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Brave/Foolish

6 Apr

The past twelve months have been a whirlwind. Last year at this time I was living and working in Mexico City; by the end of April, I had decided that I would give my boss a full one month notice, and my tenure with the company would be over by the end of May. I then spent the month of June traveling in Mexico, as well as spending time in Mexico City in what had become my favorite spots, seeing friends. Just before I went home to San Francisco on July 2nd, a friend had offered me a job running his boutique ad agency. I happily accepted, relieved that my gamble at leaving my previous job without a parachute had resulted in a soft landing elsewhere. The plan was for me to spend two months back in the U.S., then return to begin my new job in Mexico in the fall.

Sure enough, while I was at home in California over the summer, I communicated with the company in Mexico, and we had some discussions regarding pay. I decided that the pay was too little for me to live off of, and so reluctantly declined the job offer. Thus it was that in mid August of 2015, my plans were once again up in the air. No longer with a job waiting for me back in Mexico, the prudent plan was to begin looking for work in the San Francisco Bay Area. And so I did, though with some sadness, as I realized that my dream of living abroad was really coming to an end. I told myself that ten months of living in Mexico City were sufficient, and that I was still enormously grateful for what ended up being an amazing year. But I wasn’t quite ready to say goodbye to that lovely life I had created for myself. The culture shock of going from walking tree and flower-lined streets, passing by roving street musicians and vendors, and spending time with interesting new friends to relying on my car to get around in suburbia, driving to Costco and the mall, was real and abrupt. So my transition to life back home was difficult.

I even flirted with the idea of moving back to Mexico in December and January, when I interviewed with another company there. But my gut instinct said it was not the right job for me, and I didn’t want to rush into another job if it didn’t feel right. So I applied for jobs in the Bay Area, hoping to break what turned into month upon month of unemployment. If I am not gainfully employed in two months, it will be a full year of not working, with the notable exception of November and December, when I temped at a friend’s company. It’s the only reason I still have money in the bank. So I apply and apply, tweak my resume, and hope. Hope to be productive again.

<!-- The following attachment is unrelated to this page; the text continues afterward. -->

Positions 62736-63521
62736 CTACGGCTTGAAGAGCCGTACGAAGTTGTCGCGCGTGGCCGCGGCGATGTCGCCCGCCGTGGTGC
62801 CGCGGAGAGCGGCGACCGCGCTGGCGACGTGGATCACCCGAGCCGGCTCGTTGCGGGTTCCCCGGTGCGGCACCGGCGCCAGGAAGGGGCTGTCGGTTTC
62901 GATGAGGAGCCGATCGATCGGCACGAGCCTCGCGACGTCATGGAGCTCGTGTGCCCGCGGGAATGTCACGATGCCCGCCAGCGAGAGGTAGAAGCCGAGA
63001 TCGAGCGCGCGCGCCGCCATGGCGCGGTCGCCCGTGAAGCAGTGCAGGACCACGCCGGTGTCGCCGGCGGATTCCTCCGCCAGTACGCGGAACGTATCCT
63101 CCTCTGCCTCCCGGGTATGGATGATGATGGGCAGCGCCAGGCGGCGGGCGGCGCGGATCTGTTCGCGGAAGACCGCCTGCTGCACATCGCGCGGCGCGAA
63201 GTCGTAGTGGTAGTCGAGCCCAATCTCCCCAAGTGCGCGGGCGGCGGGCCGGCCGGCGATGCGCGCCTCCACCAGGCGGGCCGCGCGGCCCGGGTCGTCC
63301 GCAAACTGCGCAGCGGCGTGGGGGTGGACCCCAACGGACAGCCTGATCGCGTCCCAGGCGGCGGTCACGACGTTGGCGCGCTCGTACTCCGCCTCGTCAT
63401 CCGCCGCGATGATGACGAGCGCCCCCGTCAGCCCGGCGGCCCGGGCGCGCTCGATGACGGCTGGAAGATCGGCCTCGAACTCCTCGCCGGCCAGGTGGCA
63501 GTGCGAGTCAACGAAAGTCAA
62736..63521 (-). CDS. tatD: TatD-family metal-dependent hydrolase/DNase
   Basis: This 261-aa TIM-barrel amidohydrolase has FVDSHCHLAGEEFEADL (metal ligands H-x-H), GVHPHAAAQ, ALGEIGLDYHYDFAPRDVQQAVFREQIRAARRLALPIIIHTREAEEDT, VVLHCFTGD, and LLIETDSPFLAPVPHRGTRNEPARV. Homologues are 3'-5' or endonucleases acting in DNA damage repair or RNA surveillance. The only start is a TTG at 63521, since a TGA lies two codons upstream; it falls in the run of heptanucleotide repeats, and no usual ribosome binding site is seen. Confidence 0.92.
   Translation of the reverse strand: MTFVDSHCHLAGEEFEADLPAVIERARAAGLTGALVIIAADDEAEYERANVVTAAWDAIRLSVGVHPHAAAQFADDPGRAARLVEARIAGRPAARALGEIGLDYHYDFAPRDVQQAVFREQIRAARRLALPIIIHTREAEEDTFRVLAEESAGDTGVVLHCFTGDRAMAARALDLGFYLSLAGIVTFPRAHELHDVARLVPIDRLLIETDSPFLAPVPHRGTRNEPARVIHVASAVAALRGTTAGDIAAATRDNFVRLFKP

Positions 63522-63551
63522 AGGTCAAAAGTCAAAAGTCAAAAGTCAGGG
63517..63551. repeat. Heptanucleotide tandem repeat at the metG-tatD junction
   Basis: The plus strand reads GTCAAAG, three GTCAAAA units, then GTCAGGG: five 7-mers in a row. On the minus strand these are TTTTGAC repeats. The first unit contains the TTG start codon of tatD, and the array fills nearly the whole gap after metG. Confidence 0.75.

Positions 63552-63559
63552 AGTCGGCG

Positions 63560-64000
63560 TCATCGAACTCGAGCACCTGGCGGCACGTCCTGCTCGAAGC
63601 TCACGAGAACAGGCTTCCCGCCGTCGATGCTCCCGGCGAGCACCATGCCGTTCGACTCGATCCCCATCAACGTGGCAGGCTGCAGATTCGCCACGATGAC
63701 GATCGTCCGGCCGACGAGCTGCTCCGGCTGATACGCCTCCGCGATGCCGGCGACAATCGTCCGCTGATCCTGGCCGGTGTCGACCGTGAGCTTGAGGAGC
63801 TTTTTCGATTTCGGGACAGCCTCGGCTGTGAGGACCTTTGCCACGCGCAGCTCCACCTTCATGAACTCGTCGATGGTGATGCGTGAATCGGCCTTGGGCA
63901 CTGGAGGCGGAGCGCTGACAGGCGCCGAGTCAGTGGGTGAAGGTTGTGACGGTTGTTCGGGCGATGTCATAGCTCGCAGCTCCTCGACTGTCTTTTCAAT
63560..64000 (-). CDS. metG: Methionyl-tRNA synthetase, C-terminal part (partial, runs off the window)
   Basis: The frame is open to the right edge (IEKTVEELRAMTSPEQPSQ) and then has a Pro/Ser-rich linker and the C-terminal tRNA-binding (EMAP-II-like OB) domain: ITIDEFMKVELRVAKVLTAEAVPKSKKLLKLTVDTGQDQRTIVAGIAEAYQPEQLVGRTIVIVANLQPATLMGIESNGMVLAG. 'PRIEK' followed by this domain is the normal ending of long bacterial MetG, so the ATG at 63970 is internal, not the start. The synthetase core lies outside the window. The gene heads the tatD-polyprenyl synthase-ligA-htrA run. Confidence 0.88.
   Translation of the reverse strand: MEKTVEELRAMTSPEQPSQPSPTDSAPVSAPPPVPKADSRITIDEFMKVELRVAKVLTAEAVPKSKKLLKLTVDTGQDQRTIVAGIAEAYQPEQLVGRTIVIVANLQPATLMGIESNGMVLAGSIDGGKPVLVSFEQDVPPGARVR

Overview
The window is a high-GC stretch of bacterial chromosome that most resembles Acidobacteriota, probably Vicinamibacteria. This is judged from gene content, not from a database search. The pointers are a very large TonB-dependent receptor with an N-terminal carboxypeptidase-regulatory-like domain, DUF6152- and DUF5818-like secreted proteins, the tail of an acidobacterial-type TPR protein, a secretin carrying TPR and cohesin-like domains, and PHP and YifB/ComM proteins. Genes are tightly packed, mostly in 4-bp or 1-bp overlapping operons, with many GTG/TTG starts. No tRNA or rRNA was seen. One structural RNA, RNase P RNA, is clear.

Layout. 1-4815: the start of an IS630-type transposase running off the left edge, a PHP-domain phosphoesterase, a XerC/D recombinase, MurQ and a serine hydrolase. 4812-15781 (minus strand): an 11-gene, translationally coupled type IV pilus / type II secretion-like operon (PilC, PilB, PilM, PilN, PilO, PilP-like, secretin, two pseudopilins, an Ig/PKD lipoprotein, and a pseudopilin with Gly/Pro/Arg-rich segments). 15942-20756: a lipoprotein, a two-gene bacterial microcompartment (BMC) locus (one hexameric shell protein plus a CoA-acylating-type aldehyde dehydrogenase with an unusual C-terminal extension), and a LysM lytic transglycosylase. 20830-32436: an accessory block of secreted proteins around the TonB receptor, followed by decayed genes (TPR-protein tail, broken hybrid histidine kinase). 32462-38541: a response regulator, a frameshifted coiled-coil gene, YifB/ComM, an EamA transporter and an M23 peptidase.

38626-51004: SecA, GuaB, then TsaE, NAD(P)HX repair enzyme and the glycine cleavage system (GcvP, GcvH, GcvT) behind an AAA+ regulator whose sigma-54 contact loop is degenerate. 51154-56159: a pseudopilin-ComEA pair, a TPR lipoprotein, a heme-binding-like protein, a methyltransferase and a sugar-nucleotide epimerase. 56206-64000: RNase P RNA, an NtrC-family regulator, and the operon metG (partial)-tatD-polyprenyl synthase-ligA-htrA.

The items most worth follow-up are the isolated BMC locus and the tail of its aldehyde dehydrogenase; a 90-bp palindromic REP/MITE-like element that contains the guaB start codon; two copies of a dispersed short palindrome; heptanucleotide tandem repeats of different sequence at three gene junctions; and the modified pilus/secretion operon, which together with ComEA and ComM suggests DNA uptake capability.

I’m also choosy in my next role because during my last months in my last job, I felt my confidence in my abilities erode. My confidence has taken jab after jab in the last year; I am eager to do something that I am good at, where I am fully using my talents and doing work that puts a smile on my face. I don’t want to return to the old Sunday evening dread.

So have I been brave in my choices, or have I been foolish? It’s the question I turn around in my head. What would I do over, what would I do different? How did I end up unemployed and confused in my mid-thirties? I believe the answer lies somewhere between foolish and brave, depending on how I am feeling at the moment. But I am soldiering on, which is what’s important. Never backward, only onward.

2015 in review

30 Dec

The WordPress.com stats helper monkeys prepared a 2015 annual report for this blog.

Here’s an excerpt:

A San Francisco cable car holds 60 people. This blog was viewed about 2,000 times in 2015. If it were a cable car, it would take about 33 trips to carry that many people.

Click here to see the complete report.

Are you a writer?

2 Sep

Yesterday, as I left the doctor’s office, I held the door open for an elderly woman, and we both entered the elevator together. She looked at me with a glimmer in her eye and asked me, “Are you a writer?”. I didn’t know how to answer. I stammered, “No…but I did some writing as part of my last job”. I was intrigued. Did I look like a writer? Did she figure I must have a job with an unconventional schedule to be at a doctor’s office on a Tuesday morning? In any case, I liked the implication. I liked that this woman looked at me and saw a writer. I eventually asked her, once we were out of the elevator, if she was a writer. She smiled and replied yes. Perhaps it takes a writer to recognize another. In any case, this stranger’s question prompted me to get back to this blog.

The Duggars, ISIS and Fear of Modernity

3 Jun
Hiding from Modernity

Hiding from Modernity

Perhaps it is because I have always regarded having many children (more than 4) as a modern form of female servitude, a peculiar form of modern torture. After four kids, how can you truly pay attention to each child? How can you be attentive to their needs? Of course, this comes from the naive assumption that one has kids to love and nurture them. That is not the only reason couples add to their broods. Some of them believe that a woman’s Christian duty is to birth as many children as possible in order to create more good Christian soldiers. A woman’s duty is to obey her father when she is young and her husband when she is married. Sound truly medieval? It is. It’s also the essence of the Quiverfull movement, which informs the beliefs of the Duggar family, Christian fundamentalists turned reality TV stars.